Average Nigerian can feed on N500, naira still strong – former CIBN chairman
Former Chartered Institute of Bankers of Nigeria President Professor Segun Ajibola said the naira is still strong in the Nigerian economy, adding that an average Nigerian can still feed himself on N500.
The Babcock University economics professor spoke on the NTA’s “Good Morning Nigeria” breakfast show on Wednesday, watched by The punch.
Ajibola said: “The national currency is a reflection of the state of any economy. It summarizes the strengths and weaknesses of this economy.
“Over the years, we have seen (a) drop in the value of our national currency. In the 70s and 80s, almost $ 2 / N1, today we are talking about more than N500 (per dollar).
He said despite the downward trend: “Our naira is still very strong locally. With N500 the average Nigerian can still feed themselves today but when you look at N500 in terms of dollar or pound equivalent, you can’t do anything with a pound on the street in London, you can’t buy anything from significant with a dollar in the street of New York.
“Therefore, there is (a) a mismatch between what the actual value of our naira commands in Nigeria vis-à-vis outside.
“In economic jargon, we talk about purchasing power parity, what is the real value of money compared to the value of currencies outside this jurisdiction? We find that our local currency, the naira, is still able to gain some value inside the country, but outside the country we have a problem. ”
For weeks, the naira had maintained its downtrend, selling over N / $ 500 on the black market while the naira traded around N / $ 412 at the I&E forex window which is the only official rate. recognized by the Central Bank of Nigeria.
Concerned, the CBN in July stopped selling currency to Bureau de Change operators and asked legitimate travelers to turn to banks for cheap currency, but banks were inundated with bogus requests.
CBN Governor Godwin Emefiele said the BDCs had beaten their existence goal of providing foreign exchange to retail users and had become wholesale and illegal resellers.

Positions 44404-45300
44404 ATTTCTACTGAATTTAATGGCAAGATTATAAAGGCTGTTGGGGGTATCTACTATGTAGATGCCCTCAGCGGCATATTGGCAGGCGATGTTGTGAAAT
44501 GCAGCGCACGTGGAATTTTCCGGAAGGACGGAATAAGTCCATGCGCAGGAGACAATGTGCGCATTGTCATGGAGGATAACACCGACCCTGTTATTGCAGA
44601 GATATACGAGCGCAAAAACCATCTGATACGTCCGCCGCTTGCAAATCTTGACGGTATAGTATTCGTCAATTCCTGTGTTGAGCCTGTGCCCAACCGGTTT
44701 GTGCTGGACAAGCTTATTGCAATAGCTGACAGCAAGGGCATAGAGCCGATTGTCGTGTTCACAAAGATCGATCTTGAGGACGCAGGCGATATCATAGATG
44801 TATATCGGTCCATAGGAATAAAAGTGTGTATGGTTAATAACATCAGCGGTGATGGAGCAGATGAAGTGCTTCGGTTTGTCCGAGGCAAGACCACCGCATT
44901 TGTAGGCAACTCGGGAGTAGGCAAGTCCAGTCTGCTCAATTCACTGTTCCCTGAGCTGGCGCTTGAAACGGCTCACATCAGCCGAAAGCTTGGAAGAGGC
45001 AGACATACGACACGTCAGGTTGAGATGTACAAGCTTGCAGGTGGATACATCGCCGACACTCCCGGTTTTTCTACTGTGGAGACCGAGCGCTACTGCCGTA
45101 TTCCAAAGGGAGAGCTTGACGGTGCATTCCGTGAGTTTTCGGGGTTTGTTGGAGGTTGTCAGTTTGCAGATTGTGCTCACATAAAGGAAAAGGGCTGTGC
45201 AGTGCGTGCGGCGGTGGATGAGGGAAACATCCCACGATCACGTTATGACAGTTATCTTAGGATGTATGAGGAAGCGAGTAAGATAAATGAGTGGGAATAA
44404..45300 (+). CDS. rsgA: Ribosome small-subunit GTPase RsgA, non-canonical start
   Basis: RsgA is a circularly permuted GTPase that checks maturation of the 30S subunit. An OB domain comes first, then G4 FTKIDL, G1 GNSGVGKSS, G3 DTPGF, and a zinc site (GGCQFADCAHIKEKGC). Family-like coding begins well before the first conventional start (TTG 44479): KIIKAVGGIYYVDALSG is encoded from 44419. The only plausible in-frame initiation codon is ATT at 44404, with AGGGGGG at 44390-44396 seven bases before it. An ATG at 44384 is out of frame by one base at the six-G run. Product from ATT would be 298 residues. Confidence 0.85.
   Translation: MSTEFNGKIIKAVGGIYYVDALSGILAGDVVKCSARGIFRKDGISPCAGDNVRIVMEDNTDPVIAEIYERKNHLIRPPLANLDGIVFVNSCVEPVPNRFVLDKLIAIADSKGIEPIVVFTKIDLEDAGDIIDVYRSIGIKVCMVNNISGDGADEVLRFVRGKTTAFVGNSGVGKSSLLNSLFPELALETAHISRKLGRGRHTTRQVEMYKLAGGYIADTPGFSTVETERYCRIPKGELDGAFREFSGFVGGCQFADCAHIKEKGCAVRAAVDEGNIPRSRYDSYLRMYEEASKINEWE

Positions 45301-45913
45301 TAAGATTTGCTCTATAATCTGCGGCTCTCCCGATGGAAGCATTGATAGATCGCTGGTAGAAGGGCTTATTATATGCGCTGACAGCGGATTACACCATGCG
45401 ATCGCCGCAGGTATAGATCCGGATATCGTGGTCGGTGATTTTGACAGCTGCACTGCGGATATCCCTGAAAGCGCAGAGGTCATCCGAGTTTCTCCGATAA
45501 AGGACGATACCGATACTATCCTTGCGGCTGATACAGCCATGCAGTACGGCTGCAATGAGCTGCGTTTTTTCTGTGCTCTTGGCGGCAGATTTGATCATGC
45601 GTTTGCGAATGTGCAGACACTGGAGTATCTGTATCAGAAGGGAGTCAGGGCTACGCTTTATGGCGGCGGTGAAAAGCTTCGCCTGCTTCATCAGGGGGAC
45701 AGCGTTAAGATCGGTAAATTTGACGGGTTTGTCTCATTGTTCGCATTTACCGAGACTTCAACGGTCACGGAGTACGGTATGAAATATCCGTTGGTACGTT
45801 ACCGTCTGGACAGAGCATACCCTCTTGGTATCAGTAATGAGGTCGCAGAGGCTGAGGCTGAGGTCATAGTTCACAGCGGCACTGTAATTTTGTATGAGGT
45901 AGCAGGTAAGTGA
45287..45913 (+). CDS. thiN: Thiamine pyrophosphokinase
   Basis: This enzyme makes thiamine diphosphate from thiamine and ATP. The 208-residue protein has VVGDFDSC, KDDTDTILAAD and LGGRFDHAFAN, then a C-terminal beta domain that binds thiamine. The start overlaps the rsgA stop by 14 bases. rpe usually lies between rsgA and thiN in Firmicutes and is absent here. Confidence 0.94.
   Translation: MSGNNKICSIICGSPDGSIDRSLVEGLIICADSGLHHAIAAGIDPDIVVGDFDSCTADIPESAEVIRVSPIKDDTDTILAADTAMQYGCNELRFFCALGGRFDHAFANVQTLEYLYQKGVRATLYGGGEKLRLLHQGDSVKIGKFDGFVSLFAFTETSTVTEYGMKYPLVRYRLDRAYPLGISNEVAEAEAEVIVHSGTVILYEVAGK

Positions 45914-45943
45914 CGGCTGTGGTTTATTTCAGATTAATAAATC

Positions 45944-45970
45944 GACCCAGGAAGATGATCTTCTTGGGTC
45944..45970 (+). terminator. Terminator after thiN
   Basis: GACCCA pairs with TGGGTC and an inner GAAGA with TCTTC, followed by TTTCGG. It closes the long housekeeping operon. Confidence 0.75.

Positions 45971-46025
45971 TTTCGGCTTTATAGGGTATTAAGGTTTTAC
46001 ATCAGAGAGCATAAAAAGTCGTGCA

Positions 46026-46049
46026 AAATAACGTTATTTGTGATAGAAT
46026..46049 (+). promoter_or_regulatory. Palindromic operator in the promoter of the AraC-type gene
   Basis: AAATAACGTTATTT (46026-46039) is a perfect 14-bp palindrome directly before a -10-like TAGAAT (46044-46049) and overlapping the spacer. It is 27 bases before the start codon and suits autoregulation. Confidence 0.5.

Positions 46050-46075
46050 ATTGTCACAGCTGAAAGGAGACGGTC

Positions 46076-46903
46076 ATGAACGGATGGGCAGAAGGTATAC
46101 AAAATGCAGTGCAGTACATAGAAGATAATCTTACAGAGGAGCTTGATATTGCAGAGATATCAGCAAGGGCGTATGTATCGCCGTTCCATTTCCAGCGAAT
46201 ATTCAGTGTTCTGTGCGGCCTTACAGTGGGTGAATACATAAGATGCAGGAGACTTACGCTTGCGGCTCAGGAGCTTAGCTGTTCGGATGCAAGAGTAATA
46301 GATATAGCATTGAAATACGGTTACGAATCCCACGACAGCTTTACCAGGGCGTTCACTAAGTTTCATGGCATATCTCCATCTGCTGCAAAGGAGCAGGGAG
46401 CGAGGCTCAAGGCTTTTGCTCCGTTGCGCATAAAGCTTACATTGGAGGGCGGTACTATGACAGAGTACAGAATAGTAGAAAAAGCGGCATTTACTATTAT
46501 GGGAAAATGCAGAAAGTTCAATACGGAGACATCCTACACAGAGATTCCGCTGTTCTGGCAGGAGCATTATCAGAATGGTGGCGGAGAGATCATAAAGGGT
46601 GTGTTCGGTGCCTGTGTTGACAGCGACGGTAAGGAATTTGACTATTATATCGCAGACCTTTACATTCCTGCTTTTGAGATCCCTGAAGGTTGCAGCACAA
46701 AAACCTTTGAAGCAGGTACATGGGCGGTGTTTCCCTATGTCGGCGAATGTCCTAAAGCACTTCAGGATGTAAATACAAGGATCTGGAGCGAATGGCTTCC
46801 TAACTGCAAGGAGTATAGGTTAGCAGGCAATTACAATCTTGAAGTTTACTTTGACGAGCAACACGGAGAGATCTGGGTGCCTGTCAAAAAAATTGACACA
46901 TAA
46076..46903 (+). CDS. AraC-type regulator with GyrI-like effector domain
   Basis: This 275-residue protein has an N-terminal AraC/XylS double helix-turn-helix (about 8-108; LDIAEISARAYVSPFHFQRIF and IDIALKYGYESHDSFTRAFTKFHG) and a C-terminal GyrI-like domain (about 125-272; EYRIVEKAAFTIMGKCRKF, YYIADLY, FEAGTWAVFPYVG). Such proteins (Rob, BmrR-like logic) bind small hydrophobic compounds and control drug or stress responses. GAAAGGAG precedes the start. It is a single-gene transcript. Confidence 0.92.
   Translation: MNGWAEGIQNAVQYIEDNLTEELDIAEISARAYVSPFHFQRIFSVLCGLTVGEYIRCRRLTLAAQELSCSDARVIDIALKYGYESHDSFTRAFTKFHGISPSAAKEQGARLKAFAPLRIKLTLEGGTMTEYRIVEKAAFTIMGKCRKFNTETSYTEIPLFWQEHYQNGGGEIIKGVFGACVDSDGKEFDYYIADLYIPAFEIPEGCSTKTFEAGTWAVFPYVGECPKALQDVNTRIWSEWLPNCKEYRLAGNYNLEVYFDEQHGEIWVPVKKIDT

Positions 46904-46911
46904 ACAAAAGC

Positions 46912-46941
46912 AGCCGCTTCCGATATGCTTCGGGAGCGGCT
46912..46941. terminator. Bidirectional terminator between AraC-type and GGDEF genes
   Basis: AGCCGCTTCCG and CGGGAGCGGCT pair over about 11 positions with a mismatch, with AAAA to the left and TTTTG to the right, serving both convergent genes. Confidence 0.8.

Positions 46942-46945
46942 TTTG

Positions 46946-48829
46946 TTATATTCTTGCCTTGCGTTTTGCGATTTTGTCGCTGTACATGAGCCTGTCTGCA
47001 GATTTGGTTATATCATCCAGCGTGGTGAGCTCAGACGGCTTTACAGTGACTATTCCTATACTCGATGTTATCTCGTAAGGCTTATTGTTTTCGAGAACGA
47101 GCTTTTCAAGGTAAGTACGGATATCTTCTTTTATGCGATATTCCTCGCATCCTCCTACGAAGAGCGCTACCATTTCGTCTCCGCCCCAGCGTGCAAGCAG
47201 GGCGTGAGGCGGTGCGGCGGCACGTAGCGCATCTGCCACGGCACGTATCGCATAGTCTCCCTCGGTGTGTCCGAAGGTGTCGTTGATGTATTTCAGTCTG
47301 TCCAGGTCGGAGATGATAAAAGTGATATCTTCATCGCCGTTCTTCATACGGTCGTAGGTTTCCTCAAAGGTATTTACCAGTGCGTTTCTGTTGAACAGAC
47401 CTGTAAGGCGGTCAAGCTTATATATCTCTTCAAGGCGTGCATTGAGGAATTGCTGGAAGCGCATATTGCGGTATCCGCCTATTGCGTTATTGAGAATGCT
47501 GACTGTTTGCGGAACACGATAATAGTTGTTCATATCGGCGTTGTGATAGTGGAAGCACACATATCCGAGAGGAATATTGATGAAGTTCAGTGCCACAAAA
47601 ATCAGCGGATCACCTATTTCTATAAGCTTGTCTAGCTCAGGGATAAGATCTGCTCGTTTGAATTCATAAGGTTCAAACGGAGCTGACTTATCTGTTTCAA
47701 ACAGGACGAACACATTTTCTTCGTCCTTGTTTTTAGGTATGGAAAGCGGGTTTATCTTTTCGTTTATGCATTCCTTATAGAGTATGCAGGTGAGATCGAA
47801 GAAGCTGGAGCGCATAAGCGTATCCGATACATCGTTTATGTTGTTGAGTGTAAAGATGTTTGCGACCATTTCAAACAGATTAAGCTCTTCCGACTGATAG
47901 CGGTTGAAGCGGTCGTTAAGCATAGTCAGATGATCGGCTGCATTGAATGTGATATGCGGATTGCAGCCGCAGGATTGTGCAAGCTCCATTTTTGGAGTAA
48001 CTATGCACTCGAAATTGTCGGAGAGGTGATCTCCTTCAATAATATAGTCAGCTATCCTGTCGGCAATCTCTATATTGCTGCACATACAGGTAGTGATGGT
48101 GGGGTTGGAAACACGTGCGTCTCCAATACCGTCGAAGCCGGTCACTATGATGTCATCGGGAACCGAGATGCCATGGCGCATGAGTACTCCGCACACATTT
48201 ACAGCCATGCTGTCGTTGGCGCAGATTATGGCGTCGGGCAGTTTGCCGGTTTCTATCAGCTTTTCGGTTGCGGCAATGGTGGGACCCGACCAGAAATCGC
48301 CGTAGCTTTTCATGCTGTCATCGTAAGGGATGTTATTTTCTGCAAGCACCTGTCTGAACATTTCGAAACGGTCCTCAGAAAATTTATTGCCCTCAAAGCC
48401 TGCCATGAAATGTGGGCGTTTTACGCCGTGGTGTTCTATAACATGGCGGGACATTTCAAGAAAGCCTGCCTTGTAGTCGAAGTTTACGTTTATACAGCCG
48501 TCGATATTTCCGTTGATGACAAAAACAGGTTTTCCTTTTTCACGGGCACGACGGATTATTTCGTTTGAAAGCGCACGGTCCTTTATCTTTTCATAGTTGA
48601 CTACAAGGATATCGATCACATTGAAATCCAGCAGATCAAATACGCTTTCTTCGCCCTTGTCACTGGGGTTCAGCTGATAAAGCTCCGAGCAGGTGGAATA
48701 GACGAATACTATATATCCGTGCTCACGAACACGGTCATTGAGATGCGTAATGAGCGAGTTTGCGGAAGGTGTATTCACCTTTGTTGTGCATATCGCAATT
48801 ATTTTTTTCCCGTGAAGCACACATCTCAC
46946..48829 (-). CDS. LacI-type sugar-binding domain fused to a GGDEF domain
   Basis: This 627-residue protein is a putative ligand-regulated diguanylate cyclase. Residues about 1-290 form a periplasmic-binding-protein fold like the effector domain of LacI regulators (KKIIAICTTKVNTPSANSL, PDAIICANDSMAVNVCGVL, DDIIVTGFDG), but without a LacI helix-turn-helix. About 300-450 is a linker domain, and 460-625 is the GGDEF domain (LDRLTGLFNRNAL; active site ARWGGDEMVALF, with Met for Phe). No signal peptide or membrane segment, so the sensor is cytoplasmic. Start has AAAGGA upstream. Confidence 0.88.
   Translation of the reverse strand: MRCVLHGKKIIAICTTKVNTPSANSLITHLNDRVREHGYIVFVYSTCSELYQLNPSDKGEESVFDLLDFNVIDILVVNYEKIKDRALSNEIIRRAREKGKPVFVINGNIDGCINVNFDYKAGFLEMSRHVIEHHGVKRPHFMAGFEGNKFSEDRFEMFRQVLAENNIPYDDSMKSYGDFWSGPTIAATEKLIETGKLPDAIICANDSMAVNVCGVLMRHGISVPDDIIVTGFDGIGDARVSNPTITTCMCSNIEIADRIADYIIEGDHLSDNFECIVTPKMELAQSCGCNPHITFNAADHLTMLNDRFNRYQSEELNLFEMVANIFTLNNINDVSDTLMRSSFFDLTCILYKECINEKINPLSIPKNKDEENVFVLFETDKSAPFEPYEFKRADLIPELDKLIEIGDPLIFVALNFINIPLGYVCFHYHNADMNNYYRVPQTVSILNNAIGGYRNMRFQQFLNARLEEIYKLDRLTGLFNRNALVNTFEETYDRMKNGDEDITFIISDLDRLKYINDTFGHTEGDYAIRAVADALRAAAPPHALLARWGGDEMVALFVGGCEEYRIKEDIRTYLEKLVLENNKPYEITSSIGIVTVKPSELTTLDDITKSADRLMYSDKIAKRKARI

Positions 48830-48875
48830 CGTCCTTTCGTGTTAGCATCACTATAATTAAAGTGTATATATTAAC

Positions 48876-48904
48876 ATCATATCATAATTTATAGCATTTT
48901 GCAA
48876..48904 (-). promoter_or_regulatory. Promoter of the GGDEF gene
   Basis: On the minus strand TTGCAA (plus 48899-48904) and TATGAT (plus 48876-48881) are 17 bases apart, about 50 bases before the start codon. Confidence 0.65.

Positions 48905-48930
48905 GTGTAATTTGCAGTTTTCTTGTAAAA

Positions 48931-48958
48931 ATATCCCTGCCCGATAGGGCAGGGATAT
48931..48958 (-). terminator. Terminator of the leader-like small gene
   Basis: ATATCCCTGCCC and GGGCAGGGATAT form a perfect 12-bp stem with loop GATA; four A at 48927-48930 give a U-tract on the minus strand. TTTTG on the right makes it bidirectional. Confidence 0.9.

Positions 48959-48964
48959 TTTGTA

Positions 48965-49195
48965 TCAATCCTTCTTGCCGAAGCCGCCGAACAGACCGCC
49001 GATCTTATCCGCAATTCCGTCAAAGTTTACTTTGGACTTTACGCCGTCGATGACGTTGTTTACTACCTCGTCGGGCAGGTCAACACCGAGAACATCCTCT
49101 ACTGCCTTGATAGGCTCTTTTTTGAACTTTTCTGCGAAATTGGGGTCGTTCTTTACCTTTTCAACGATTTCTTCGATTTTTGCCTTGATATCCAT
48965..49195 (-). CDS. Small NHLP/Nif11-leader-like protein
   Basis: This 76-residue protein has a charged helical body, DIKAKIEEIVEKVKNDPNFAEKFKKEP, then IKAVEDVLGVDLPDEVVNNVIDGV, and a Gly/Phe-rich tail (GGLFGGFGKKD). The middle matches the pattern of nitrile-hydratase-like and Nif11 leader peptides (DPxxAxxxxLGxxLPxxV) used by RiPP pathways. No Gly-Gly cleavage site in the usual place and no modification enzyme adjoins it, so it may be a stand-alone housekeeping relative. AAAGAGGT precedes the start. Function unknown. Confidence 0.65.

In addition, Emefiele said last Friday that the federal government would follow the owner of Aboki FX, an online platform that collects and displays parallel market rates in Nigeria, and halt the website’s operations in the country.
The governor of the apex bank also accused the owner of the website, a Nigerian based in London, Oniwinde Adedotun, of “speculative activity on the naira”, adding that he must explain how he obtains his rates.
This is based on the rate of rise of the naira on the parallel market which is currently trading above 570 N / dollar.
Aboxi FX subsequently said it would no longer provide daily exchange rate updates for the time being and hoped the naira would stabilize.
Speaking about the activities of speculators on the naira, the former CIBN chairman said speculation was common in all markets.
“The problem today is that our currency, the naira, is the subject of speculation here and there, and you have speculation in any type of market when there is a dichotomy between supply and demand, ”he said.
Ajibola said the black market was born because the official market is unable to meet Nigerians’ forex demands.
According to him, the demand for the naira has increased because the appetite of Nigerians to consume “everything imported is insatiable”.
He said: “Speculation is as old as humanity … We will always have speculators because the demand is even immeasurable.” He, however, urged the CBN to work and earn the trust of Nigerians and make citizens believe the rate of the umbrella bank – the forex I&E window – more than the speculators.
“There is no authority that can meet this kind of demand for the dollar, but the authority has the power, has the firepower to mitigate the impact of speculators.
“So the disconnect we have now is this: as a country we have not been able to control the activities of speculators so that currency users look to speculators for what is likely to happen. ‘be the rate in effect at all times. compared to what should be the case; where the authority (CBN) should be trusted more and users look to the authority to know the value, the exchange rate of the naira at any time, ”said the former president of CIBN.
Ajibola further lamented that although Nigeria imports so much, the little produced in the country is not acceptable on the international market.
The grant urged the federal government to boost non-oil exports by providing incentives and an enabling environment for the manufacturing and agricultural sectors, noting that the appreciation of the naira against the dollar could be achieved through a vibrant export industry.